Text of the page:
Although research that relates epigenetic alterations to the maternal-foetal relationship can be found, there are no studies that report the effects of gestation and/or breastfeeding on the expression of HDACs, and the implications for the immune system of offspring from schistosomotic mothers. To investigate, we have evaluated whether the expression of enzymes involved in chromatin remodelling through histone deacetylation can be altered due to gestation or breastfeeding from Schistosoma mansoni-infected mothers. Our results could aid in the discovery of therapeutic targets that improve the immunity of individuals who previously contacted immunological factors resulting from infection during perinatal period.
MATERIALS AND METHODS
Animals and maternal infection - Four-week-old Swiss Webster female mice were infected subcutaneously (s.c.) with 20 S. mansoni cercariae, strain São Lourenço da Mata (SLM). On the 45th day, infection was confirmed by the Kato-Katz method.(17) On the 60th day post-infection (dpi), oestrus was synchronised among mice via the administration of 5 i.u. (100 µL) of equine chorionic gonadotrophin hormone, followed by an additional injection with 5 i.u. (100 µL) of human chorionic gonadotrophin 48 h later. Females were housed with male mice at a 1:1 ratio, and successful mating was confirmed by presence of a vaginal plug. The same procedure was performed in noninfected females, and seven-week-old male offspring were taken for the experimental and control groups. The mice were housed in the animal care facility at the Aggeu Magalhães Institute (IAM), Oswaldo Cruz Foundation (Fiocruz), municipality of Recife, State of Pernambuco, Brazil.
Adoptive nursing and study groups - Immediately after birth, new-born mice from S. mansoni-infected or noninfected mothers were rehoused with mothers from the opposite group. After adoptive nursing, offspring born from infected mothers (BIM) were suckled by noninfected mothers, and offspring from noninfected mothers were suckled by infected mothers (SIM). A separate group was born from and suckled by schistosomotic mothers (BSIM). Animals born from noninfected females were suckled by their mothers (Control).
Cell culture - Spleens from each animal (seven-weeks-old) were harvested after euthanasia by cervical dislocation. Cell suspensions were prepared in RPMI-1640 (Sigma-Aldrich, St. Louis, USA) supplemented with HEPES (10 µM), 2-mercaptoethanol (0.05 µM), 216 mg of L-glutamine/L, gentamicin (50 mg/L), and 5% of foetal bovine serum (FBS) (Sigma-Aldrich, St. Louis, USA). Cells from each group (n = 8-10) were cultivated at a final concentration of 2 × 107 cells/mL in tissue culture plates (Costar Culture Plates, City, USA) and stimulated with concanavalin-A (Con-A) (5 μg/mL), or without antigenic stimulus (Basal), at 37ºC in 5% CO2. Cultured cells were harvested after 24 h and assayed for immunophenotyping and real-time quantitative polymerase chain reaction (qPCR).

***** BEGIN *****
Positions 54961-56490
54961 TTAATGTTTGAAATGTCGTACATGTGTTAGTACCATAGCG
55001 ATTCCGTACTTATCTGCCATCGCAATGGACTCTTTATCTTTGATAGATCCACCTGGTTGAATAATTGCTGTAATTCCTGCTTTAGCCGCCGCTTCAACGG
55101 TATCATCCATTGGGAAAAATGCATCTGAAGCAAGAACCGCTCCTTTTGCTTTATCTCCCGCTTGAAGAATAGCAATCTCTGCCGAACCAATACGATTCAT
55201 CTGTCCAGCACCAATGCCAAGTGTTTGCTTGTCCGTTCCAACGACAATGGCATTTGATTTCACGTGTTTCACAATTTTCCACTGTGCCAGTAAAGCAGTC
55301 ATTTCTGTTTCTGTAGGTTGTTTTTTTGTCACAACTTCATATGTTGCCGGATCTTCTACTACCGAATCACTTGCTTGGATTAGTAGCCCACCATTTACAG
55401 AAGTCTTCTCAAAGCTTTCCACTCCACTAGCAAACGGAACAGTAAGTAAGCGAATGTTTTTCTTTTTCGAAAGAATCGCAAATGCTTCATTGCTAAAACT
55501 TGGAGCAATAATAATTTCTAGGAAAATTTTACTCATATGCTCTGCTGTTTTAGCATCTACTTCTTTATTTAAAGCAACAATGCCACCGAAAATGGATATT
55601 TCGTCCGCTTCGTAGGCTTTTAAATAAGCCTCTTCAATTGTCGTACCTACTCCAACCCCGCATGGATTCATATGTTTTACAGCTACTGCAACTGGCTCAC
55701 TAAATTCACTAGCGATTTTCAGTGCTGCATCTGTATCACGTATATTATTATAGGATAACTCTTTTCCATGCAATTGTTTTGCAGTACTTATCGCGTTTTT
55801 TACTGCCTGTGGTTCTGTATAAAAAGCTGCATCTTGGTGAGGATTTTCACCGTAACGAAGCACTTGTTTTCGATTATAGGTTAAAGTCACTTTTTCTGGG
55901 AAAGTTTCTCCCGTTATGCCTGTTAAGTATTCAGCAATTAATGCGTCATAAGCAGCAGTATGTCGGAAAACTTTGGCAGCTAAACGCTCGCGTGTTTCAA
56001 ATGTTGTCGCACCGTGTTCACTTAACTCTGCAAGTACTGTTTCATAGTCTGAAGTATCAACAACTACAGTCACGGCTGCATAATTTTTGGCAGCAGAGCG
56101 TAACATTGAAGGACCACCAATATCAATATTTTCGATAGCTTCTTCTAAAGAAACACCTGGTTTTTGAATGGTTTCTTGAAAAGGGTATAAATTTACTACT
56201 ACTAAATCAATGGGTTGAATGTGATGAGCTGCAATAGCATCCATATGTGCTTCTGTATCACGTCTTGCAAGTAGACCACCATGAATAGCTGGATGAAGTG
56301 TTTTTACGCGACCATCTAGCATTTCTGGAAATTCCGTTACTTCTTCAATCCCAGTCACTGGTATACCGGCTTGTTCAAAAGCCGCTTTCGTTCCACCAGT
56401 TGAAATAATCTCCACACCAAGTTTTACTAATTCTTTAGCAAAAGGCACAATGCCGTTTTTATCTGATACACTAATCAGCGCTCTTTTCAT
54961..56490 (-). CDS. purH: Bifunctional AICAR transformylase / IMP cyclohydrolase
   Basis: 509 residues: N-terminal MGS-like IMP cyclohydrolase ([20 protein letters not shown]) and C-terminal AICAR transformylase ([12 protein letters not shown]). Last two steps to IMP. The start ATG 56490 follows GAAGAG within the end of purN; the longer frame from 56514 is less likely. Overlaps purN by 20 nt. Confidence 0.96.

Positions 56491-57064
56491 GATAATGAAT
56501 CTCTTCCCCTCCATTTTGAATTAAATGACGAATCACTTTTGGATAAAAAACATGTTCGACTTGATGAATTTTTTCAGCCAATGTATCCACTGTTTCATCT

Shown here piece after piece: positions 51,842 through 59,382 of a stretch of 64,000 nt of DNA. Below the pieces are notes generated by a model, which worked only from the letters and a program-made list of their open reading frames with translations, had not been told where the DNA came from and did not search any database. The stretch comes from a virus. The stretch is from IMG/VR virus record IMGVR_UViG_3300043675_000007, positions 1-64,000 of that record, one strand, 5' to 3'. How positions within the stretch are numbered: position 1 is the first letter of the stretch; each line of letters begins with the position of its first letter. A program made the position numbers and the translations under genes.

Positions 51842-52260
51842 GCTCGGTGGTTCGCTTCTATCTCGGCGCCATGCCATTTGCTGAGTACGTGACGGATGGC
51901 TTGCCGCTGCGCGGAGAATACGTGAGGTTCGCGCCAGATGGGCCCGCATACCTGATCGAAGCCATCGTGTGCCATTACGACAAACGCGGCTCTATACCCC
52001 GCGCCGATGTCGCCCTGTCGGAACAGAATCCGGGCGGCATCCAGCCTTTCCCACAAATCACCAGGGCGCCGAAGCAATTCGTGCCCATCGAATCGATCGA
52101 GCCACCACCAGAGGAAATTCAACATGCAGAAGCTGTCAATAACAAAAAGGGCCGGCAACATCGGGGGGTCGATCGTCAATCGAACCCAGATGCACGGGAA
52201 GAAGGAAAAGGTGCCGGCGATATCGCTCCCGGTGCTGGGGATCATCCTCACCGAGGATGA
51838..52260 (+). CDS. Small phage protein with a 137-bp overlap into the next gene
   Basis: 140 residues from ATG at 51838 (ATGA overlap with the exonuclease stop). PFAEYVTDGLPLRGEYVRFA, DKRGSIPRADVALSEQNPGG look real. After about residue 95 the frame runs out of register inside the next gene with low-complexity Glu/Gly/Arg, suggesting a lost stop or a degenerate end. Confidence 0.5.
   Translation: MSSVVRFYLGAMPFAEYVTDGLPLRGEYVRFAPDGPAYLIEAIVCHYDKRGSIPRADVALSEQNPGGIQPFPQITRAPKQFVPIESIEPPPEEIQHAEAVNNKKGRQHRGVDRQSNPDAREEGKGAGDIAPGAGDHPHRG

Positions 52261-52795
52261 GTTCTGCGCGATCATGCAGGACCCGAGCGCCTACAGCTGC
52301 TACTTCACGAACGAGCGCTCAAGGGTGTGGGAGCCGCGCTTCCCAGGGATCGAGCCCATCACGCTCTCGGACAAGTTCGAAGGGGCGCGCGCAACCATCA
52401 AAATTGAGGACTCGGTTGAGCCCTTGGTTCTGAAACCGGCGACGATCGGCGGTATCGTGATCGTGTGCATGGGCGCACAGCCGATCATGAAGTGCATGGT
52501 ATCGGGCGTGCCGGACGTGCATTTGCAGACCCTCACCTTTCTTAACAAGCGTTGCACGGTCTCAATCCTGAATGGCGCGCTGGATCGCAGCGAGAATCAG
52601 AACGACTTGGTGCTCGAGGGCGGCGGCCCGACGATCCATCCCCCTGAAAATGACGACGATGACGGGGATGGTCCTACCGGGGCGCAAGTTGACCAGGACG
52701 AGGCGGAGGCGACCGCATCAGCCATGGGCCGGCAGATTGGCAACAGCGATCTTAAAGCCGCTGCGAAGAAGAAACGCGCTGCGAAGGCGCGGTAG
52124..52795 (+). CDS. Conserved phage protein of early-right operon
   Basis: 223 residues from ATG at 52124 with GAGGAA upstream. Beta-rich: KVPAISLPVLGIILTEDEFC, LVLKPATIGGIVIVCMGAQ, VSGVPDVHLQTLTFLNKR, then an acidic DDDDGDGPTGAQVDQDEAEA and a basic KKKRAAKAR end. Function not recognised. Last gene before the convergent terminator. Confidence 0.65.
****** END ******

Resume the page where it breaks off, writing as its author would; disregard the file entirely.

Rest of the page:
Flow cytometry analyses - 5 μL of Golgi Stop (per 2 × 107 cells) were added to each well containing splenic cells under different stimuli, then the cells were vortexed and returned to the CO2 incubator at 37ºC for four additional hours. Spleen cells were subjected to double-labelling with fluorochrome-labelled antibody solutions at a concentration of 0.5 mg/106 cells: FITC anti-mouse CD4, and PE anti-mouse IL-4, APC anti-mouse IFN-γ, PE anti-mouse IL-10, or PerCP-Cy-5.5 anti-mouse IL-2; FITC anti-mouse CD4, PE anti-mouse CD25, and APC anti-mouse FoxP3; FITC anti-mouse CD45R (B220) or FITC anti-mouse CD14, and PE anti-mouse IL-10 (BD Biosciences Pharmingen). After staining, preparations were washed with phosphate-buffered saline (PBS) containing azide (0.1%) and FBS (3%). After centrifugation, the cell pellet was resuspended in PBS with paraformaldehyde (0.5%) and maintained at 4ºC until data acquisition, which was performed using a FACSCalibur (BD-Pharmingen, New Jersey, USA) flow cytometer and acquisition of a minimum 50,000 lymphocytes or 5,000 monocytes. The frequency of positive cells was analysed using FlowJo software, with quadrant gating set based on negative populations and isotype controls. A descriptive analysis of the frequency of cells in the upper right quadrant (double-positive cells) was performed. Distinct gating strategies were used to analyse each subpopulation of cells (Fig. 1). T lymphocyte subpopulations were first selected as CD4 high cells on FL1/anti-CD4-FITC versus laser side-scatter (SSC) dot plots (Fig. 1A). Following this gating procedure, a second gate was set using FL1/anti-CD4-FITC versus FL2/anti-CD25-PE; then, a third gate was established to generate representative 2-dimensional graphics using FL1/anti-CD4-FITC versus FL4/anti-FoxP3-APC to identify triple staining for CD4+CD25+FoxP3+ (Fig. 1B). The frequency of cytokine-expressing cells was further determined on FL1/anti-CD4-FITC versus FL2/anti-IL10-PE or anti-IL4-PE, FL3/anti-IL2-Percp-Cy-5.5 or FL4/anti-IFN-γ-APC dot plots by quadrant statistic measurements, and expressed as percentage of cytokine T CD4+ lymphocyte (Fig. 1C). B Cells and monocytes were first selected on CD45-high or CD14-high cells using FL1/anti-CD45 or CD14-FITC versus SSC dot plots, and the frequency of IL-10 producing cells was subsequently determined using FL1/CD45-FITC or FL1/CD14-FITC versus anti-IL10-PE dot plots and quadrant statistic measurements (Fig. 1D-E).
The results are expressed as the median frequency of cells from each group ± standard error.